Credit Suisse replaces CEO, posts $2.3 billion loss in fresh blow to recovery

In recent months, some investors had called for current CEO Thomas Gottstein to be replaced, but the bank resisted. PHOTO: REUTERS

ZURICH (REUTERS, BLOOMBERG) - Credit Suisse has named asset management expert Ulrich Koerner as its new chief executive, the latest sign of churn at the Swiss bank that on Wednesday (July 27) announced a strategic review as it struggles to recover from a series of scandals.

Pressure had been mounting on current chief executive Thomas Gottstein for months over the scandals and losses racked up during his two-year tenure that have hammered shares and angered investors.

News of a strategic review that will further curb its investment banking operations came as Credit Suisse posted a 1.59 billion Swiss franc (S$2.3 billion) second-quarter loss, badly missing market expectations.

It was driven by a loss at the investment bank and trading businesses, and higher litigation expenses. The bank saw net outflows of 7.7 billion francs as clients traded less and cut risk in response to gyrating stock markets. 

Analysts had expected a net loss of 206 million francs, according to a consensus of 19 estimates compiled by the lender.

Swiss rival UBS on Tuesday posted a US$2.1 billion (S$2.9 billion) second-quarter profit, smaller than expected as turmoil in financial markets hurt its investment banking and wealth management businesses.

Credit Suisse had described 2022 as a “transition” year in which it is trying to turn the page on costly scandals that prompted a near-total reshuffle of top management. In June, executives said Credit Suisse may “temper” some of its key growth initiatives in wealth management as it focuses on a risk turnaround and bolstering technology.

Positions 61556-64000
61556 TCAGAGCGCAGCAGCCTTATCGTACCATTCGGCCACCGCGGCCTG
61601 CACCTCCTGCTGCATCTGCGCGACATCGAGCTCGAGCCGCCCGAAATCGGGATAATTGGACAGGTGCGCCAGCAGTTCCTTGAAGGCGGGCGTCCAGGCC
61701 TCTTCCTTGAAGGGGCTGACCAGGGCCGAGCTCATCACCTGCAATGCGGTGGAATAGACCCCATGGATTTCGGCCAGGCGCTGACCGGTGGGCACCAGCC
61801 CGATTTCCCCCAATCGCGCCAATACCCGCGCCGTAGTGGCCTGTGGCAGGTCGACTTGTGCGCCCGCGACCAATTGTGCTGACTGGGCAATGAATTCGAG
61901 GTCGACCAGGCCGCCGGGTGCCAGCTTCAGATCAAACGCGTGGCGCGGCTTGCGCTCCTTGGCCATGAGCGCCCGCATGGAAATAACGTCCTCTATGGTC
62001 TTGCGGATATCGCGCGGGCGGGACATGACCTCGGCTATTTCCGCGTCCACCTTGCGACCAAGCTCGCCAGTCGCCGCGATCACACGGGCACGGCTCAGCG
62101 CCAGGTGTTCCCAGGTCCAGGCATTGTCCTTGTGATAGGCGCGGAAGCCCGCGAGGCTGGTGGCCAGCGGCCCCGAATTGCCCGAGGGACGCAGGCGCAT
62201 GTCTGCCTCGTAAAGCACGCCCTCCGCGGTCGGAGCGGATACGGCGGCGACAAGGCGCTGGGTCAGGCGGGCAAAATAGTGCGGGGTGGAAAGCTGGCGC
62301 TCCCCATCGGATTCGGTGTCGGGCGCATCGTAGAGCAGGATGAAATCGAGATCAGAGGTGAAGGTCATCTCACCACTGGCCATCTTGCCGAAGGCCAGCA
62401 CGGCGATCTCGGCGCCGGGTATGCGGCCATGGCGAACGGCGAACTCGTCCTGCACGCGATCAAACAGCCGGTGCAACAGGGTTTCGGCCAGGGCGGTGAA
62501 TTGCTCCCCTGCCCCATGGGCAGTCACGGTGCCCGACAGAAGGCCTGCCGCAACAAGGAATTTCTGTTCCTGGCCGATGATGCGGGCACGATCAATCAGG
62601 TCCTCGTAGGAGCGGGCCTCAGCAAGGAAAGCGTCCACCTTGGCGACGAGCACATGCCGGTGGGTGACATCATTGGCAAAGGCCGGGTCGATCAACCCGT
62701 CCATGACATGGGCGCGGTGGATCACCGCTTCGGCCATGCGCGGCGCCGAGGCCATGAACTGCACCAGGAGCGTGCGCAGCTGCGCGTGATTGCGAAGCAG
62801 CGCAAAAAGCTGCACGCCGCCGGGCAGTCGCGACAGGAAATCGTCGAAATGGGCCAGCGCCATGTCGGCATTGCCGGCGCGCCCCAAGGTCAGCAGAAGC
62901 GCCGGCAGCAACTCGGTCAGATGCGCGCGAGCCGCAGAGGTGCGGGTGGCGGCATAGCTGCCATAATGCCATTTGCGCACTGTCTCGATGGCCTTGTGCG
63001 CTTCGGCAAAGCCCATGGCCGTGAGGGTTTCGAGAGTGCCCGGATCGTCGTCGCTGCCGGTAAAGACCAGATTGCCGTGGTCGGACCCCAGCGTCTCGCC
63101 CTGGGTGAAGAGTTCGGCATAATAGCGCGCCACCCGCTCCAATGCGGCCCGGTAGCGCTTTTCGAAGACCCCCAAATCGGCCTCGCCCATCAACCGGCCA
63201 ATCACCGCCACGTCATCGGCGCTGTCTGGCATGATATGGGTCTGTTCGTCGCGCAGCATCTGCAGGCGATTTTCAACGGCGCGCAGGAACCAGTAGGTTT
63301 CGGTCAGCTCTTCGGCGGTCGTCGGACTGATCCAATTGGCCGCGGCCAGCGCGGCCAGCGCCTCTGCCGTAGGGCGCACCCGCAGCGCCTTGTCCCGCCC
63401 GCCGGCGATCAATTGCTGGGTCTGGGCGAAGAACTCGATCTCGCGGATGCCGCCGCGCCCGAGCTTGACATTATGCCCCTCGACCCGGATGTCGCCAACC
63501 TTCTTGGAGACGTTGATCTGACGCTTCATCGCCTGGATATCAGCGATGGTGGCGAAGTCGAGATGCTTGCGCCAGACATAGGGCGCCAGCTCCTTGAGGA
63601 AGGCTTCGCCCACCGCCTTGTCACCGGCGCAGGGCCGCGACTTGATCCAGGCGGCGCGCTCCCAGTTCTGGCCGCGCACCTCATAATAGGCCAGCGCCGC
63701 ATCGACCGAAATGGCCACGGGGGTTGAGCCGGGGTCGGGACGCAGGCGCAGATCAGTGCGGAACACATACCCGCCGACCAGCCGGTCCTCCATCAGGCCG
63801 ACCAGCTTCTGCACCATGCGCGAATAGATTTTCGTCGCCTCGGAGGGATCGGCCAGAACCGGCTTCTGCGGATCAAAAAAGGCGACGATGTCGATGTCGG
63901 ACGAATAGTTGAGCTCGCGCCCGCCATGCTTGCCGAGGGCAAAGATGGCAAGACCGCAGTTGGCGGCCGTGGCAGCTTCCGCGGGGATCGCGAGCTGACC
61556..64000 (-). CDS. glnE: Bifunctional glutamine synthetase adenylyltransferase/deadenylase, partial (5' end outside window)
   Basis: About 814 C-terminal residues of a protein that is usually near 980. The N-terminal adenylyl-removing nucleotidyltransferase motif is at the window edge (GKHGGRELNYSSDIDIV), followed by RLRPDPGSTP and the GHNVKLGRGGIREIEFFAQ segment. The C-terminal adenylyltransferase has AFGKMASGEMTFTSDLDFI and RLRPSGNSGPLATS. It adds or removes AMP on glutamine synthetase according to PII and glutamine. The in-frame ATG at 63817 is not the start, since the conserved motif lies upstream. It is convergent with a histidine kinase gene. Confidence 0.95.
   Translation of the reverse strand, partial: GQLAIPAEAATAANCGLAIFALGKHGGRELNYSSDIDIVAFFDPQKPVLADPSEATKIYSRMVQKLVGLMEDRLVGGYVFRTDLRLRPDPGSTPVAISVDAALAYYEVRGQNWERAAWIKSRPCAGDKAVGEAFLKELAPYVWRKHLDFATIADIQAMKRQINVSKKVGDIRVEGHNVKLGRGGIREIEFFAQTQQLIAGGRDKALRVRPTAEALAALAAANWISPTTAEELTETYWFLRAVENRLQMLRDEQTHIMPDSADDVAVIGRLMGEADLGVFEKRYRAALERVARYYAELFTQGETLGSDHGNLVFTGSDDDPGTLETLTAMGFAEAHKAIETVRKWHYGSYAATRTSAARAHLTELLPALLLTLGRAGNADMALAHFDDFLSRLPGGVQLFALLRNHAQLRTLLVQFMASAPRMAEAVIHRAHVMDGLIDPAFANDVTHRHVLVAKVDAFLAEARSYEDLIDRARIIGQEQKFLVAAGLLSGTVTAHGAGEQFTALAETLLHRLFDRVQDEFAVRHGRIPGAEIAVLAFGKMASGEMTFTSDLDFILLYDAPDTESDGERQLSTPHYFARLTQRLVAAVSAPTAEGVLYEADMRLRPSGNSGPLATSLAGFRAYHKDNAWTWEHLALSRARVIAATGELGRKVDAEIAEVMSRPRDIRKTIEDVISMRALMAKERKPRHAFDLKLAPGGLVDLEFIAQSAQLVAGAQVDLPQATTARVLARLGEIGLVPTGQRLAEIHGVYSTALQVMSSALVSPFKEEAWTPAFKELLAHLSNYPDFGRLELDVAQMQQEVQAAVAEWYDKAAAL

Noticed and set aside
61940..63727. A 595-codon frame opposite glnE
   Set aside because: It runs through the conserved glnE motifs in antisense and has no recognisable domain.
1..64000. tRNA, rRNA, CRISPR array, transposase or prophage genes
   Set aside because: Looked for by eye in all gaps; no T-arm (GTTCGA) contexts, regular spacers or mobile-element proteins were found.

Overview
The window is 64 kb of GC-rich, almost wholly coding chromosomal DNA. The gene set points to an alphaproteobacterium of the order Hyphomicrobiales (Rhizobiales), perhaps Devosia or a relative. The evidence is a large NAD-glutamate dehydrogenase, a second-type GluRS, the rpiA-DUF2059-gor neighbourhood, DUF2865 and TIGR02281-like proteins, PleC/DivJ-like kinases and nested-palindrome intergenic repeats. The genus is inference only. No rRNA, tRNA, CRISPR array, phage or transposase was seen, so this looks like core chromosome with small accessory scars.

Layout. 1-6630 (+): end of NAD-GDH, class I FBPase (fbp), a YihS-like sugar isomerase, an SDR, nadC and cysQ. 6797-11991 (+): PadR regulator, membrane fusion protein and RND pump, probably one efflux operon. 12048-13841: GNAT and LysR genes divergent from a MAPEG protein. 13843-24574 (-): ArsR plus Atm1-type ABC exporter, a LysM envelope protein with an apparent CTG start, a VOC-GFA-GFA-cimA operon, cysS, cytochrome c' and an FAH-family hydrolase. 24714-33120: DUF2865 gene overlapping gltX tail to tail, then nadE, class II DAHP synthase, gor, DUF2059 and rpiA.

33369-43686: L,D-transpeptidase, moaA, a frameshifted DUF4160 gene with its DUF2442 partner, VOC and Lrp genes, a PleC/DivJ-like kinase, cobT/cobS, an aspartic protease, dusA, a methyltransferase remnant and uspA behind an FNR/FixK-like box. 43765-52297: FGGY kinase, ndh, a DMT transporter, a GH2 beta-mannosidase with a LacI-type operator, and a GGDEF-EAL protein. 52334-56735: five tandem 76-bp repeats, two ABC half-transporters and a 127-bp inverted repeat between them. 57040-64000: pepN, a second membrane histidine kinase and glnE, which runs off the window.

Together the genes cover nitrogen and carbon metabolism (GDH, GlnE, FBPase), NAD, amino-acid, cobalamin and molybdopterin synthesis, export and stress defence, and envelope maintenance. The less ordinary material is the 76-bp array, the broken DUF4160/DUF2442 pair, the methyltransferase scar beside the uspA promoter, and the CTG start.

When Mr Gottstein took the helm in 2020, he promised a “clean slate” for the bank, which was recovering from an internal spying scandal that cost his predecessor Tidjane Thiam his job.

Since Mr Thiam left in February 2020, the stock has been down nearly 60 per cent and troubles at the bank have only escalated.

In 2021, the bank disclosed a US$5.5 billion loss from the unravelling of United States investment firm Archegos and the collapse of US$10 billion worth of supply chain finance funds. The events prompted management ousters, investigations and a capital increase - followed by further losses and fresh legal cases.

Credit Suisse brought in Mr Koerner in April 2021 to lead its newly separated asset management division following the collapse of the US$10 billion worth of supply chain finance funds linked to insolvent financier Greensill Capital.

Mr Koerner returned to Credit Suisse from arch-rival UBS, where he most recently served as adviser to the CEO from 2019 to 2020. He ran UBS Asset Management from 2014 to 2019. Mr Koerner was previously a senior executive at Credit Suisse Financial Services and ran the Swiss business.

Mr Koerner, who used to work for consulting firm McKinsey, is considered a restructuring expert in Switzerland.

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